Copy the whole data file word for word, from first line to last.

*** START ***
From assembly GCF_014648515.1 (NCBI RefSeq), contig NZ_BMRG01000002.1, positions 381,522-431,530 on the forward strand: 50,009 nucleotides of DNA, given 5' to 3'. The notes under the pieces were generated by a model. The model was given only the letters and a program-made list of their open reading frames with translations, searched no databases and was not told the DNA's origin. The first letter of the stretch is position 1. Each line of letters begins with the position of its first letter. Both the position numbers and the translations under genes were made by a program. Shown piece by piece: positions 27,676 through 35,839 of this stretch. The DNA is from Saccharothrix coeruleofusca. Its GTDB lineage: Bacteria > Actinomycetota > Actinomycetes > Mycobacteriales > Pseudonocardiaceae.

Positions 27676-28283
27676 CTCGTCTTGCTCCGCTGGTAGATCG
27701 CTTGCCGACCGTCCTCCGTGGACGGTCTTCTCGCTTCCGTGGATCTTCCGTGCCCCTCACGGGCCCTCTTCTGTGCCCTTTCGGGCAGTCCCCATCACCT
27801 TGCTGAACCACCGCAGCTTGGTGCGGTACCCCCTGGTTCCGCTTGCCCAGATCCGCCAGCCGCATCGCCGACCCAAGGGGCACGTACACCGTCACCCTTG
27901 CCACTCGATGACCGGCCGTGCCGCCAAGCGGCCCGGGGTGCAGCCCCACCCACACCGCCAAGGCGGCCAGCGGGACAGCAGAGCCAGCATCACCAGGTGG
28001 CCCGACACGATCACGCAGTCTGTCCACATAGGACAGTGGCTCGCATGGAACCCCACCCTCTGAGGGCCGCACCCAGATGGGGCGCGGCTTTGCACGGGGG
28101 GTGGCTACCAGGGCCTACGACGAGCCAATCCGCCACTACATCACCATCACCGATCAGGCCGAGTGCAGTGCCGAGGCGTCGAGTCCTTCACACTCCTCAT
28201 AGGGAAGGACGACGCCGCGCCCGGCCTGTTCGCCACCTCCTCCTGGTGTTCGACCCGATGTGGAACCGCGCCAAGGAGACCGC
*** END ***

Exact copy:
From assembly GCF_014648515.1 (NCBI RefSeq), contig NZ_BMRG01000002.1, positions 381,522-431,530 on the forward strand: 50,009 nucleotides of DNA, given 5' to 3'. The notes under the pieces were generated by a model. The model was given only the letters and a program-made list of their open reading frames with translations, searched no databases and was not told the DNA's origin. The first letter of the stretch is position 1. Each line of letters begins with the position of its first letter. Both the position numbers and the translations under genes were made by a program. Shown piece by piece: positions 27,676 through 35,839 of this stretch. The DNA is from Saccharothrix coeruleofusca. Its GTDB lineage: Bacteria > Actinomycetota > Actinomycetes > Mycobacteriales > Pseudonocardiaceae.

Positions 27676-28283
27676 CTCGTCTTGCTCCGCTGGTAGATCG
27701 CTTGCCGACCGTCCTCCGTGGACGGTCTTCTCGCTTCCGTGGATCTTCCGTGCCCCTCACGGGCCCTCTTCTGTGCCCTTTCGGGCAGTCCCCATCACCT
27801 TGCTGAACCACCGCAGCTTGGTGCGGTACCCCCTGGTTCCGCTTGCCCAGATCCGCCAGCCGCATCGCCGACCCAAGGGGCACGTACACCGTCACCCTTG
27901 CCACTCGATGACCGGCCGTGCCGCCAAGCGGCCCGGGGTGCAGCCCCACCCACACCGCCAAGGCGGCCAGCGGGACAGCAGAGCCAGCATCACCAGGTGG
28001 CCCGACACGATCACGCAGTCTGTCCACATAGGACAGTGGCTCGCATGGAACCCCACCCTCTGAGGGCCGCACCCAGATGGGGCGCGGCTTTGCACGGGGG
28101 GTGGCTACCAGGGCCTACGACGAGCCAATCCGCCACTACATCACCATCACCGATCAGGCCGAGTGCAGTGCCGAGGCGTCGAGTCCTTCACACTCCTCAT
28201 AGGGAAGGACGACGCCGCGCCCGGCCTGTTCGCCACCTCCTCCTGGTGTTCGACCCGATGTGGAACCGCGCCAAGGAGACCGC